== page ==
Inflows in the capital account have an appreciating impact on a given currency, while outflows have the opposite, or depreciating, impact.

This compares a nation's ownership of foreign assets and foreign ownership of that nation's assets.

EXAMPLE

Examples would include the purchase or construction of machinery, buildings, and plants in other nations, or investment in foreign nation shares and bonds.

big idea
When foreigners invest in our country, it means we run a surplus in our capital account. When our citizens invest in foreign nations, it means we run a deficit in our capital account.

Circling back to the issue of a trade deficit, when our imports are greater than our exports, you may recall that this is a current account deficit.

However, what this means is now more United States currency is being used to purchase items from foreigners than other currencies are being used to purchase U.S. goods.

This excess currency has to be used, and it will be used by foreigners to invest in the U.S., both in private investments and in public U.S. Treasury securities.

This results in a capital account surplus, summarized in this chart:

Trade Deficit
Current Account Capital Account
U.S. has spent more than they have made on good and services, so they have a DEFICIT in the current account. Foreigners are investing in U.S. capital/securities with extra U.S. currency from the trade situation, so the U.S. has a SURPLUS in the capital account.

big idea
Basically, the current and capital account sum to zero. If this were a trade surplus, it would be the opposite situation. In a trade surplus, there would be a surplus in the current account but a deficit in the capital account.

terms to know
Capital Account
Captures investment and financing flows; inflows have an appreciating impact on a given currency; outflows have the opposite, or depreciating, impact


3. Trade Deficits and Currency

A current account deficit, or trade deficit, will cause a nation's currency to depreciate or get weaker over time.

If we are running a trade deficit, this means that our nation's currency is being supplied to purchase these things from other nations, which weakens our currency. Once our currency is weaker, Americans do not want to buy foreign products as much, so the imports decrease.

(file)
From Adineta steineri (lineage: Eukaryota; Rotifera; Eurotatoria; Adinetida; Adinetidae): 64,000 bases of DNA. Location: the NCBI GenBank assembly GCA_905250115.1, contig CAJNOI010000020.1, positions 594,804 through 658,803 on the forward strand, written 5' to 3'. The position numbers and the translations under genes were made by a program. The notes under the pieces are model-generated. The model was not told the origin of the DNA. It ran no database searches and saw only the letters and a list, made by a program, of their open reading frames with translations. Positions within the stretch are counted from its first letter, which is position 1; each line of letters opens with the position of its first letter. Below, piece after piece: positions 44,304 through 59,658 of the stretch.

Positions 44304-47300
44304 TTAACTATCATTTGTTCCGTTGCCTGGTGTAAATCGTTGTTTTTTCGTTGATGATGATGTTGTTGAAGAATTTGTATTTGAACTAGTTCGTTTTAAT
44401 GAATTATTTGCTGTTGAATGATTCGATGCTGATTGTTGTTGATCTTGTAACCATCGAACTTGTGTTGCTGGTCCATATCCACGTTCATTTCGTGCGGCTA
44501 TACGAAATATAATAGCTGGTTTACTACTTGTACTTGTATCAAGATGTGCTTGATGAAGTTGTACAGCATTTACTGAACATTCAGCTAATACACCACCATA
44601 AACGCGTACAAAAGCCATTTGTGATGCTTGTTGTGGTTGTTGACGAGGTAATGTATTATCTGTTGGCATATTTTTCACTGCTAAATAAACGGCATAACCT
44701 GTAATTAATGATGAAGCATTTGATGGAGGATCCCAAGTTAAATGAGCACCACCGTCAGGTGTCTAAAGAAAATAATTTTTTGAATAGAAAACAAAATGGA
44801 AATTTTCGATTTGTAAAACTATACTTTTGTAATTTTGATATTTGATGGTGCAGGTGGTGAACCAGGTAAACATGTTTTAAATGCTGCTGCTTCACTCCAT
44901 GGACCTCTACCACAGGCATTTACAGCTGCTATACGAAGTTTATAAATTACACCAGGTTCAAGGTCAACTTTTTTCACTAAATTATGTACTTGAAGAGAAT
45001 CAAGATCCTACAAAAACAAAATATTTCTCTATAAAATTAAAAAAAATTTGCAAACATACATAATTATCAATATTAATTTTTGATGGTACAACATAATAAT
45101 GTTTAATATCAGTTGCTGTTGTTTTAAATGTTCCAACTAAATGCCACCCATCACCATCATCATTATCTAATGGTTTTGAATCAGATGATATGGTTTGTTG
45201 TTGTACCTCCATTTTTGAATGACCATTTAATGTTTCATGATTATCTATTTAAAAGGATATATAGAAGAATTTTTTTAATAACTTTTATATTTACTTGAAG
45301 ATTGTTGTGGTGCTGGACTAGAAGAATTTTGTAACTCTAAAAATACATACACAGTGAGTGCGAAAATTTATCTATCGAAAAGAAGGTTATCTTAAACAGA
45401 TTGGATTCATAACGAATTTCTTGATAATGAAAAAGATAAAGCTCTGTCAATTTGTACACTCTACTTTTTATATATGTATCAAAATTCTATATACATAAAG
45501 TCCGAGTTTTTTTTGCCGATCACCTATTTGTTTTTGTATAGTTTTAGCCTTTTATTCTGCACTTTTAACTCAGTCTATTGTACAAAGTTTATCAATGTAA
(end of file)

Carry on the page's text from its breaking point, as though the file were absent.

Now, as soon as our currency is weaker, foreigners will want to purchase more U.S. goods and exports increase. The end result is that the current account deficit tends to disappear because of the impact on our currency.


4. International Trade and Economic Growth

Let's wrap up today's lesson by discussing the impact of international trade on economic growth.

big idea
A main idea of macroeconomics is that when two countries trade, both nations are better off and are able to achieve greater economic growth, due to comparative advantage and gains from trade.

Trading with other nations allows a country to focus on those goods and services for which they enjoy a comparative advantage due to their own particular resources, workforce skill level, or education.

The country, then, can trade for other goods and services for which other nations enjoy the comparative advantage in producing. (Note, other tutorials cover actual examples in greater detail).

When both countries specialize in what they enjoy a comparative advantage in, and trade, they are both better off than before.

Because international trade can increase production efficiency, it can actually increase the rate of economic growth--which is a good thing.

However, keep in mind, we have also learned that trade deficits and fiscal deficits cause a need to borrow money, and when nations borrow money, it leads to foreign purchases of Treasury bonds.

The interest from those bonds is then paid to foreigners and must be subtracted from GDP.

Therefore, while international trade can contribute to economic growth, in this aspect, the interest paid to foreigners can have a negative impact.

hint
As a general note, any interest paid to Americans does not tend to impact GDP much. It can affect income equality or inequality, etc., but it does not tend to have much of an impact on GDP.


summary
Today we learned about national income accounting, developed to calculate GDP, which attempts to measure all economic activity in a country in a year. In order to look at overall economic activity, we can consider all output or all income in the economy. We defined the balance of payments, which is composed of the current account and capital account.

We learned about the impact of trade deficits on the current account, capital account, and currency. Finally, we explored how international trade can impact economic growth.

Source: Adapted from Sophia instructor Kate Eskra.

Terms to Know
Balance of Payments

A record of all monetary transactions that flow across a country’s border; two major components are the current account and the capital account.

Capital Account

Captures investment and financing flows; inflows have an appreciating impact on a given currency; outflows have the opposite, or depreciating, impact.

Current Account

Represents the sum of all recorded transactions including traded goods, services, income, and net transfer payments.

Deficit

Shortages that result from spending in excess of revenue.